Did you miss our previous article…
https://www.galvestontrendingnews.com/?p=355

Advertisement

Texas News

Jason Robertson Powers Stars Over Oilers 5-3 for Lead in Western Conference Final

Published

on

www.wbap.com – – 2024-05-27 23:11:06

SUMMARY: On May 27, 2024, Jason Robertson achieved his first career playoff hat trick as the Dallas Stars defeated the Edmonton Oilers 5-3, leading 2-1 in the NHL’s Western Conference final. Wyatt Johnston and Miro Heiskanen, with an empty-net goal, scored for Dallas, while goalie Jake Oettinger made 26 saves. Roope Hintz, Tyler Seguin, and Jamie Benn each provided two assists. For Edmonton, Connor McDavid scored a goal and an assist, reaching 100 career playoff points, with Zach Hyman and Adam Henrique also scoring. Goalie Stuart Skinner made 17 stops for Edmonton. (Copyright 2024 The Associated Press. All rights reserved.)

Read the full article

The post Jason Robertson Powers Stars Over Oilers 5-3 for Lead in Western Conference Final appeared first on www.wbap.com

Continue Reading

Texas News

Netanyahu Says Deadly Israeli Strike in Rafah Was the Result of a ‘Tragic Mistake’

Published

on

www.wbap.com – – 2024-05-27 22:20:28

SUMMARY: Israeli Prime Minister Benjamin Netanyahu admitted a “tragic mistake” in an Israeli airstrike in Rafah, southern Gaza, which ignited a tent camp housing displaced Palestinians, killing at least 45 people. Initially, the military claimed a precise strike on a Hamas compound, killing two senior militants. Upon revealing civilian casualties, the military opened an investigation. This incident has intensified international criticism of Israel amidst its conflict with Hamas. The strike occurred on Sunday and further details are being examined. (The Associated Press, 2024)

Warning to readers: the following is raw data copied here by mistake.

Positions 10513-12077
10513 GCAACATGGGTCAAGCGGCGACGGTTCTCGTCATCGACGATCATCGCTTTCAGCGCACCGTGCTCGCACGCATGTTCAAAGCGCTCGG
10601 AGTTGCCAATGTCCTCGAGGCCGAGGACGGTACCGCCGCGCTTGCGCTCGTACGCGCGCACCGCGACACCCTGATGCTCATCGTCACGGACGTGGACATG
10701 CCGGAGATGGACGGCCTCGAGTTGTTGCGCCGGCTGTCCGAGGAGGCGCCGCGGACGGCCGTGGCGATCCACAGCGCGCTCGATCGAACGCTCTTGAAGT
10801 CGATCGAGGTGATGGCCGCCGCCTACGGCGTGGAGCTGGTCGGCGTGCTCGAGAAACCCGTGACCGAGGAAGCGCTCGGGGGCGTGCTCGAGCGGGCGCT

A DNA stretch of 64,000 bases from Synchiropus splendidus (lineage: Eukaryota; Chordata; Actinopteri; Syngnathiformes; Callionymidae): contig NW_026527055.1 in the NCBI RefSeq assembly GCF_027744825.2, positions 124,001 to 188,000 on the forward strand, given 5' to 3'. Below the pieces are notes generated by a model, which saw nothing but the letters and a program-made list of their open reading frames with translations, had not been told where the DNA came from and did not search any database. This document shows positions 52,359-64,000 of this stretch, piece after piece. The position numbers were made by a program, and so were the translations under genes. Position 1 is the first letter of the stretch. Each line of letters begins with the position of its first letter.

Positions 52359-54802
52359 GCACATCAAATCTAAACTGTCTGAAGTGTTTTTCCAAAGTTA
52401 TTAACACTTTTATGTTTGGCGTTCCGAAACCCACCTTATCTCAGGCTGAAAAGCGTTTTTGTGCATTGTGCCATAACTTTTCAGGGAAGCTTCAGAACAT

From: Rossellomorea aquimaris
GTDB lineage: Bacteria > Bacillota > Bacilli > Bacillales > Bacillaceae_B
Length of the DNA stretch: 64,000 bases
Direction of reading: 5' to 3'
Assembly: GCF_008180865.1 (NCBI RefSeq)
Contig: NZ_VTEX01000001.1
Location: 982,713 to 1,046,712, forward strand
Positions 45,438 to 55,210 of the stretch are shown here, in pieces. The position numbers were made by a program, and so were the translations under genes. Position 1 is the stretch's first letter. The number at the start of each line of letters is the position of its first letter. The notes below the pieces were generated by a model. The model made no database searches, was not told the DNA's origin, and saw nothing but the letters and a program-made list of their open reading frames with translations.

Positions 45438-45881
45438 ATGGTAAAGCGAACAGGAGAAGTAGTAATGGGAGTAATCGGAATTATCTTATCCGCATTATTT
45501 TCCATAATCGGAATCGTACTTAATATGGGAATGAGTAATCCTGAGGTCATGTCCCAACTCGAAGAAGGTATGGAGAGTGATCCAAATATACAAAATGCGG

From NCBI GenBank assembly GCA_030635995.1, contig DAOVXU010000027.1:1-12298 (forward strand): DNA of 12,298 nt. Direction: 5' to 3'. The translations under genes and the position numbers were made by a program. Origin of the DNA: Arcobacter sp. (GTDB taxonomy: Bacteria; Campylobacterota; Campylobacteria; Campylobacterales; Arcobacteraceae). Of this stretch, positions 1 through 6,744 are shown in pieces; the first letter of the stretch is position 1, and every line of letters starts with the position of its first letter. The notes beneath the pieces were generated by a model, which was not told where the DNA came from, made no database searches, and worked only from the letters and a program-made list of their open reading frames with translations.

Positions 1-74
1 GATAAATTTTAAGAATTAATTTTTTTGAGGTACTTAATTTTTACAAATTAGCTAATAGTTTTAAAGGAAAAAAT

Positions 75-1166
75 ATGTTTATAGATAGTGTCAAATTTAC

Read the full article

The post Netanyahu Says Deadly Israeli Strike in Rafah Was the Result of a ‘Tragic Mistake’ appeared first on www.wbap.com

Continue Reading

Texas News

Memorial Day safety: 4-year-old found unresponsive in pool at apartment on Greenhouse Road in west Harris County, HCSO says

Published

on

abc13.com – Shannon Ryan – 2024-05-27 21:05:01

SUMMARY: A 4-year-old child was rushed to the hospital after being found unresponsive in a pool at an apartment complex in west Harris County, Houston, on Monday evening. Harris County Sheriff’s Office deputies were dispatched to the scene on Greenhouse Road after receiving a drowning call around 7:23 p.m. The child, who was with family members, went underwater while about 15 to 20 people were in the pool. EMS crews provided CPR and transported the child to the hospital. An investigation is ongoing to determine the circumstances. Follow Shannon Ryan for updates on this developing story.

Read the full article

The post Memorial Day safety: 4-year-old found unresponsive in pool at apartment on Greenhouse Road in west Harris County, HCSO says appeared first on abc13.com

Continue Reading

News from the South

Trending